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Development of a Full-Sized Bipedal Humanoid Robot Utilizing Spring Assisted Parallel Four-Bar Linkages With Synchronized Actuation

[+] Author Affiliations
Jeakweon Han, Dennis Hong

Virginia Tech, Blacksburg, VA

Paper No. DETC2011-48412, pp. 799-806; 8 pages
  • ASME 2011 International Design Engineering Technical Conferences and Computers and Information in Engineering Conference
  • Volume 6: 35th Mechanisms and Robotics Conference, Parts A and B
  • Washington, DC, USA, August 28–31, 2011
  • Conference Sponsors: Design Engineering Division and Computers and Information in Engineering Division
  • ISBN: 978-0-7918-5483-9
  • Copyright © 2011 by ASME


Besides the difficulties in control and gait generation, designing a full-sized (taller than 1.3m) bipedal humanoid robot that can walk with two legs is a very challenging task, mainly due to the large torque requirements at the joints combined with the need for the actuators’ size and weight to be small. Most of the handful of successful humanoid robots in this size class that exist today utilize harmonic drives for gear reduction to gain high torque in a compact package. However, this makes the cost of such a robot too high and thus puts it out of reach of most of those who want to use it for general research, education and outreach activities. Besides the cost, the heavy weight of the robot also causes difficulties in handling and raises concerns for safety. In this paper we present the design of a new class of full-sized bipedal humanoid robots that is lightweight and low cost. This is achieved by utilizing spring assisted parallel four-bar linkages with synchronized actuation in the lower body to reduce the torque requirements of the individual actuators which also enables the use of off the shelf components to further reduce the cost significantly. The resulting savings in weight not only makes the operation of the robot safer, but also allows it to forgo the expensive force/torque sensors at the ankles and achieve stable bipedal walking only using the feedback from the IMU (Inertial Measurement Unit.) CHARLI-L (Cognitive Humanoid Autonomous Robot with Learning Intelligence - Lightweight) is developed using this approach and successfully demonstrated untethered bipedal locomotion using ZMP (Zero Moment Point) based control, stable omnidirectional gaits, and carrying out tasks autonomously using vision based localization.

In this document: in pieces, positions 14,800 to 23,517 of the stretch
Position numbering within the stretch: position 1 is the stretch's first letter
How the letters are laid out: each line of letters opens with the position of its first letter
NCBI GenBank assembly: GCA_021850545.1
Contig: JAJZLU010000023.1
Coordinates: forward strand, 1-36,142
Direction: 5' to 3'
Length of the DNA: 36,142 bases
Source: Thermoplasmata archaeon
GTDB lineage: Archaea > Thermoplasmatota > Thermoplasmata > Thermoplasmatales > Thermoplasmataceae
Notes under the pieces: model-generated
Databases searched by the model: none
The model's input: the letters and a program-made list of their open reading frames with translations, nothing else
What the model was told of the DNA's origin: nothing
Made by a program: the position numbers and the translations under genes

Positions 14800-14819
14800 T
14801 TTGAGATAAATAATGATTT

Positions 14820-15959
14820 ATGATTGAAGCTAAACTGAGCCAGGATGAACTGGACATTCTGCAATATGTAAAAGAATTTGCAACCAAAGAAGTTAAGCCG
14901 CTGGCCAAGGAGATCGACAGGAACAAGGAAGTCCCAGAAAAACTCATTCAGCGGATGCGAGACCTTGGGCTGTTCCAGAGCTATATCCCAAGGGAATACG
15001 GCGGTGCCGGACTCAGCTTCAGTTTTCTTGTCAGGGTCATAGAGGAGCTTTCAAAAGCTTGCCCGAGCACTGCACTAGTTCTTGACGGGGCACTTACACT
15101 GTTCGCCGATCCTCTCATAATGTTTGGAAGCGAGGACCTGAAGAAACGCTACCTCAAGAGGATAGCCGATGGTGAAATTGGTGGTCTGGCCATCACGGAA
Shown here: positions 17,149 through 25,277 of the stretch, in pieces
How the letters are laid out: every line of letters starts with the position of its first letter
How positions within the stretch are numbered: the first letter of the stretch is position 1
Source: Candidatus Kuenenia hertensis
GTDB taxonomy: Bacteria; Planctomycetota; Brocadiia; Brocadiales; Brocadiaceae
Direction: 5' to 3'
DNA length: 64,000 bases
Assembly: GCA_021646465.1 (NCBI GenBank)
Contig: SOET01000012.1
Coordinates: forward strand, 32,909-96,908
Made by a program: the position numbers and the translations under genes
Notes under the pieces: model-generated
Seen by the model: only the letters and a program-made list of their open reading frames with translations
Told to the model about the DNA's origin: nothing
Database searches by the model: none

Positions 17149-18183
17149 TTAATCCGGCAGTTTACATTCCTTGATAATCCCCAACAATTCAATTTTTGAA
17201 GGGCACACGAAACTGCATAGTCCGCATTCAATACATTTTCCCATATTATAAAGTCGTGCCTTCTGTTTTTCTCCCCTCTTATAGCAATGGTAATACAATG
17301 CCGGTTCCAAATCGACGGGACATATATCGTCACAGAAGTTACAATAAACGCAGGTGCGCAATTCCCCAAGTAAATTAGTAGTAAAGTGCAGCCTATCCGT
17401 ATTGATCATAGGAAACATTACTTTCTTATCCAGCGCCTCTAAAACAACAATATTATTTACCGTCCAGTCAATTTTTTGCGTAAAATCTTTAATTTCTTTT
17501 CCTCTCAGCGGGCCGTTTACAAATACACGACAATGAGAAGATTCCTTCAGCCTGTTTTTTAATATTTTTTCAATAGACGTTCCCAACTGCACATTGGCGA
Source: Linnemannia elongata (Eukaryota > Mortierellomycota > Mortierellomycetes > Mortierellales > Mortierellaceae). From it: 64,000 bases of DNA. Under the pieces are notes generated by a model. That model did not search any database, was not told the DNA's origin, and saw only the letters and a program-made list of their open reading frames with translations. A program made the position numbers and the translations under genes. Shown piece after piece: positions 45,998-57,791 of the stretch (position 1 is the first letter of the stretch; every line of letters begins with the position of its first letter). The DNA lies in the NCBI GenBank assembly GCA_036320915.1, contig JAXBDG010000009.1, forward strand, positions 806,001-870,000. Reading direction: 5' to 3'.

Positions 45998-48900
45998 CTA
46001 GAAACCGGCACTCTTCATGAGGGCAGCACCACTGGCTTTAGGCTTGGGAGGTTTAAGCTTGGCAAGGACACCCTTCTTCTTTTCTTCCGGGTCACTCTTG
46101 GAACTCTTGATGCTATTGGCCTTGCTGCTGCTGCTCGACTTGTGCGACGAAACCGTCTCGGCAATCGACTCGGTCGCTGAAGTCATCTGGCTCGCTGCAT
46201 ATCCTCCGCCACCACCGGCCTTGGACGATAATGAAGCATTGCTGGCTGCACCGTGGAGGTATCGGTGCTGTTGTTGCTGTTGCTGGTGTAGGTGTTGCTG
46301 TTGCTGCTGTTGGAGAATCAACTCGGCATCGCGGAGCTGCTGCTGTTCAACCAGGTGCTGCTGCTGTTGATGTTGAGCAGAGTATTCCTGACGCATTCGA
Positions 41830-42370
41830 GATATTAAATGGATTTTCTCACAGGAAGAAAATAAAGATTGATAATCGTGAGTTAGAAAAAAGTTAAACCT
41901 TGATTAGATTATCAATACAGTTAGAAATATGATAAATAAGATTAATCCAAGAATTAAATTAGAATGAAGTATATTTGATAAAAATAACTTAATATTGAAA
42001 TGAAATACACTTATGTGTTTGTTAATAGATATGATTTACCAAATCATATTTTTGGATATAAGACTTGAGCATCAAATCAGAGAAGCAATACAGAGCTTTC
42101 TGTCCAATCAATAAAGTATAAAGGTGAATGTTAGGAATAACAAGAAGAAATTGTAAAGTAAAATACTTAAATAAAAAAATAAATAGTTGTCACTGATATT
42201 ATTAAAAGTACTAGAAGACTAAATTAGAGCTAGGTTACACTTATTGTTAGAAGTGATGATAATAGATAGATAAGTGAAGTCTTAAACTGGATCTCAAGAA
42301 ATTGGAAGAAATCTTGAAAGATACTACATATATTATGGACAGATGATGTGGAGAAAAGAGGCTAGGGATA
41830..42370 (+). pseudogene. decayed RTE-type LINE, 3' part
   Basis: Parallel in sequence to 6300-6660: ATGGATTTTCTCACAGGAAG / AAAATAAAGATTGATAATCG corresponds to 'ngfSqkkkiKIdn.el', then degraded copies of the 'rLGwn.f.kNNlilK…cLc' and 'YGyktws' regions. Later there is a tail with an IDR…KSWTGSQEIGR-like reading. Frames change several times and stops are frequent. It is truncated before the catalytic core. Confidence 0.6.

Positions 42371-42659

Copyright © 2011 by ASME



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